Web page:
Press release: 1 July 2020
The UK Government's decision to refuse to take into account evidence that Huawei is ‘deeply implicated in the ongoing surveillance, repression and persecution of Uyghurs and other Muslim ethnic minority communities in Xinjiang’ and of slavery and forced labour in their supply chain, leaves human rights lawyers with no alternative but to appeal to the UN.
Lawyers for Uyghur Rights, (LfUR) a campaigning group championing the cause of Uyghurs in Xinjiang Autonomous Uyghur Region, has submitted a Communication with evidence to the UN Working Group on the Issue of Human Rights and Transnational Corporations and Other Business Enterprises asking them to step in to investigate its concerns about Huawei, following confirmation by the UK Government that human rights considerations will not be taken into account during the current rethink over its collaboration with Huawei.
Representing two UK Uyghur activists, Rahima Mahmut, head of the World Uyghur Congress’s London Office and Enver Tohti Bughda, a member of the International Advisory Committee of the International Coalition to End Transplant Abuse in China, LfUR was hoping with its first submission to the Government in April 2020, for human rights to be on the table on the basis of mounting evidence against Huawei's. But the rebuttal to its latest submission in a letter received on June 22nd 2020 has prompted this call to the UN body to take the matter further.
"There are significant allegations that the Chinese authorities are committing crimes against humanity against the Uyghur people in Xinjiang Uyghur Autonomous Region and recent evidence shows that the authorities may be responsible for genocide’ claims LfUR director Michael Polak, who lists a catalogue of persecutions meted out on the Uyghur people, including torture, enslavement, forcible transfer of population, imprisonment and other severe deprivations of physical liberty in violation of fundamental rules of international law. Forced marriage and pregnancy, persecution based on religion, race, and ethnicity, and enforced disappearances are also some of the many well documented abuses.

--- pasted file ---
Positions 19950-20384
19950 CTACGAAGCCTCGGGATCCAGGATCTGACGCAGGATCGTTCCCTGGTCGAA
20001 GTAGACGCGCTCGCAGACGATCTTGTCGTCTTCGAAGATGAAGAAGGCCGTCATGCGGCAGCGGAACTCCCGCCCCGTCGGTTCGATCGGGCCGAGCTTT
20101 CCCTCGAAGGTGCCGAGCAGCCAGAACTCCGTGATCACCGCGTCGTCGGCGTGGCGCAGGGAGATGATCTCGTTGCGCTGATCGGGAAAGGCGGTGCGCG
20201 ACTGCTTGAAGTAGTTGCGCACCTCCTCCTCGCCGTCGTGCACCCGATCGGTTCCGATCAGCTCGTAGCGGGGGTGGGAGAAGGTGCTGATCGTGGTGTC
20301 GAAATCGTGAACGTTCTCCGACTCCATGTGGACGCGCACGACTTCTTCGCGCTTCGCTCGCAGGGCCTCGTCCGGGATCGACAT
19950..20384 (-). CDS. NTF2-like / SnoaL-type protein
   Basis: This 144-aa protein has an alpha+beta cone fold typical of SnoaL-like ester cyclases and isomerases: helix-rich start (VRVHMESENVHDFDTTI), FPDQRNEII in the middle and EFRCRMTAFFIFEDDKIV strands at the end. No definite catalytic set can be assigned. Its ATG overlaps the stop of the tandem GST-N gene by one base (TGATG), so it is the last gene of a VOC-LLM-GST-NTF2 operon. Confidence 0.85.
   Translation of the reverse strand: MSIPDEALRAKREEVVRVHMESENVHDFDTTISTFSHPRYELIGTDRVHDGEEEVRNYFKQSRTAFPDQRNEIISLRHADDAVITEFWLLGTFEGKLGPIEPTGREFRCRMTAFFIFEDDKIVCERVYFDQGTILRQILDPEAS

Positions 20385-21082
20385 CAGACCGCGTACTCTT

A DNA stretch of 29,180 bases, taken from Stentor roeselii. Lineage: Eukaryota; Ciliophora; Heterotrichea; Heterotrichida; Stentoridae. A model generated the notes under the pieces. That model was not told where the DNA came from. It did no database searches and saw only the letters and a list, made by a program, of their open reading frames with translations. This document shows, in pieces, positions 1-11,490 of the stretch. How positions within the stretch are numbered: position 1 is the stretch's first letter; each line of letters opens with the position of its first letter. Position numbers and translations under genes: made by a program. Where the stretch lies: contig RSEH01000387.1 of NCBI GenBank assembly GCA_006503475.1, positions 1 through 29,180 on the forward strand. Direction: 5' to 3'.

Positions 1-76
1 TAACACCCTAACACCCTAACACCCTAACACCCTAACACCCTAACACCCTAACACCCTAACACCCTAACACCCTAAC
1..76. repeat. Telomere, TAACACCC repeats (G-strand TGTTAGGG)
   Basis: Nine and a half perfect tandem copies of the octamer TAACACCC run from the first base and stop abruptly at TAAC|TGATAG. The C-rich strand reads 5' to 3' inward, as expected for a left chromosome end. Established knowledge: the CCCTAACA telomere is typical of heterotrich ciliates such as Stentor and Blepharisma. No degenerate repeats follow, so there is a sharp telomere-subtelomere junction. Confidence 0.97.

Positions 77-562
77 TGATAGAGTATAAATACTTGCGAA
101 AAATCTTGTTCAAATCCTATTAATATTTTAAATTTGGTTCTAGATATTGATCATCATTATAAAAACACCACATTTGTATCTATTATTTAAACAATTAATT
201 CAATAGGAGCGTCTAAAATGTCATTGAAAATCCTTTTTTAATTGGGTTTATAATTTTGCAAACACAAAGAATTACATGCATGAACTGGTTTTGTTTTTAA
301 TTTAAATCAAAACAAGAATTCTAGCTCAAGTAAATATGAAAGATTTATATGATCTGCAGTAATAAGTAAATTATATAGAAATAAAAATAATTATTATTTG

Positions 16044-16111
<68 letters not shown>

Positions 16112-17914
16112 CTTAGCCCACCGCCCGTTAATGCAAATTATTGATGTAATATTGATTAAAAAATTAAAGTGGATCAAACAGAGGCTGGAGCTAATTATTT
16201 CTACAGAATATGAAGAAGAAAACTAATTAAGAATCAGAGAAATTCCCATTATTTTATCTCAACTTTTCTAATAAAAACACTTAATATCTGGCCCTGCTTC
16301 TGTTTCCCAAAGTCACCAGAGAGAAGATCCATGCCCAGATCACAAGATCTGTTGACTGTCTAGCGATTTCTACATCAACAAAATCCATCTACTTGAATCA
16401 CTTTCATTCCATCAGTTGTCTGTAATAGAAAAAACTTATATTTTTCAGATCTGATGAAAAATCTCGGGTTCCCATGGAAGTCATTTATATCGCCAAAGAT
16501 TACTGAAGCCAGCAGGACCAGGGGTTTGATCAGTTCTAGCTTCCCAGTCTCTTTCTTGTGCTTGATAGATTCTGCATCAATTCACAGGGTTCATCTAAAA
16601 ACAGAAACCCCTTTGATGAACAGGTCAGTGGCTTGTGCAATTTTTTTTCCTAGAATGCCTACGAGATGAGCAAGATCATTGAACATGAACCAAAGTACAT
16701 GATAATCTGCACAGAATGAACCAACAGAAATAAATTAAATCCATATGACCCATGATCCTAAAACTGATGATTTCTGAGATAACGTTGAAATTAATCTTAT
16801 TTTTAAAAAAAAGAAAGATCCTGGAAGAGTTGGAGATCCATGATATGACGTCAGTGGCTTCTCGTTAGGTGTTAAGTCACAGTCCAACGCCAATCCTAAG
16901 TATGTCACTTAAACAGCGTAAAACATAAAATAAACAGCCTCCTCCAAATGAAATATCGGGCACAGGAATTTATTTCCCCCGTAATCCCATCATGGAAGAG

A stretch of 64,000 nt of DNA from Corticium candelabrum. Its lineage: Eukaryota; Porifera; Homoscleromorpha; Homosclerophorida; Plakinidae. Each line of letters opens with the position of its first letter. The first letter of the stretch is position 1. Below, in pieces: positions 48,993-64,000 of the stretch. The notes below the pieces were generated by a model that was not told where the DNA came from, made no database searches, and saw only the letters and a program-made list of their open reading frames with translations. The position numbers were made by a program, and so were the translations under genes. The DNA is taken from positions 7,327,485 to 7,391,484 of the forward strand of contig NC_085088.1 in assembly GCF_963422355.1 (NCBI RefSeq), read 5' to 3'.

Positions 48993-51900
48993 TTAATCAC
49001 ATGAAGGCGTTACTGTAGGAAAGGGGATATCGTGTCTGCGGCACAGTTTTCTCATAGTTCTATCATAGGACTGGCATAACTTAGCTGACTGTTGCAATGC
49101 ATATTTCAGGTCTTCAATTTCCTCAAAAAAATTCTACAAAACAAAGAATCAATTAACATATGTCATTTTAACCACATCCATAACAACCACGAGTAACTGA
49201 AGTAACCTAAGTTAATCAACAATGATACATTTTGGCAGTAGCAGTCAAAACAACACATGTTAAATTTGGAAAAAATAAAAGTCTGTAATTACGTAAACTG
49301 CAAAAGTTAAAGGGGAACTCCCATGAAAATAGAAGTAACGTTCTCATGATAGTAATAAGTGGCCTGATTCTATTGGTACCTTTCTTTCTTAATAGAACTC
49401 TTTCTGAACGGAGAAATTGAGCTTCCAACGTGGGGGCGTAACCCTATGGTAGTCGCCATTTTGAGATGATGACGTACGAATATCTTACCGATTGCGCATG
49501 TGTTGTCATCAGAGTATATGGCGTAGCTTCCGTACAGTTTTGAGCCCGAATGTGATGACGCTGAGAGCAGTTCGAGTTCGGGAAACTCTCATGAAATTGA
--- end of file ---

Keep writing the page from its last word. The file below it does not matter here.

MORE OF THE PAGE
"The expert evidence alleges that Huawei’s role in systematically facilitating the oppression of Uyghurs and subjecting them to slavery and forced labour in its supply chain, is integral to the commission of these breaches of jus cogens rules of international law," claims Michael Polak. He quotes renowned scholar and chronicler of the Uyghur plight, Dr. Adrian Zenz, whose research has led him to the conclusion that "Huawei is directly implicated in Beijing's police state and related human rights violations in Xinjiang."
"These allegations alone should disqualify the UK from doing business with the company on its soil, under mutually agreed international law," he claims, accusing the UK of breaching its obligations under the United Nations’ Guiding Principles on Business and Human Rights to which they have pledged to adhere, as well as the slavery conventions, by refusing to consider Huawei's facilitation of crimes against humanity and slavery in their supply chain.
"Once the company's involvement in slavery and forced labour is established, its involvement in any kind of business on UK soil would be a fragrant violation of the United Kingdom’s international obligations. It is shocking that the Government has refused to take this evidence into consideration before making their decision " he says
In making the submission to the UN group, LfUR is not only representing the two Uyghur clients cited, but the entire Uyghur nation and the diaspora who are all victims of Huawei, severed from their homeland and families by virtue of the company’s collaboration with local authorities on the ground in China.
LfUR Communication urgently calls on the UN Working Group to examine both Huawei's and the United Kingdom’s adherence to the Guidance Principles on Business and Human Rights and other principles of international law when delivering their decision.
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Notes to Editors
Lawyer for Uyghur Rights, www.lawyersforuyghurrights.com is a group made up of barristers, solicitors, paralegals, academics, and students who are working together to develop strategies to combat the mass oppression and atrocities being carried of the Uyghur people and other Turkic Muslim minorities in Xinjiang Uyghur Autonomous Region (East Turkestan) The organisation is chaired by Michael Polak.
Michael Polak is a barrister practising in both international and domestic human rights law as well as criminal law defence. He practises from Church Court Chambers in London and is a Director of Justice Abroad (www.justiceabroad.co.uk). He is chair of Lawyer for Uyghur Rights and works closely with the World Uyghur Congress and the Uyghur community.
Dr Aris Georgopoulos is Assistant Professor in European and Public Law at the School of Law, University of Nottingham and Head of the Research Unit for Stra-tegic and Defence Procurement of the Public Procure¬ment Research Group (PPRG). He has been a Global Governance Fellow at the Robert Schuman Centre for Advanced Studies (RSCAS) of the European University Institute (EUI) in Florence, and a Grotius Fel¬low at the Law School of the University of Michigan and has acted as expert advisor to national authorities, international organisations and institutions (such as the OECD, the World Bank, the European Central Bank, The European Court of Auditors and USAID)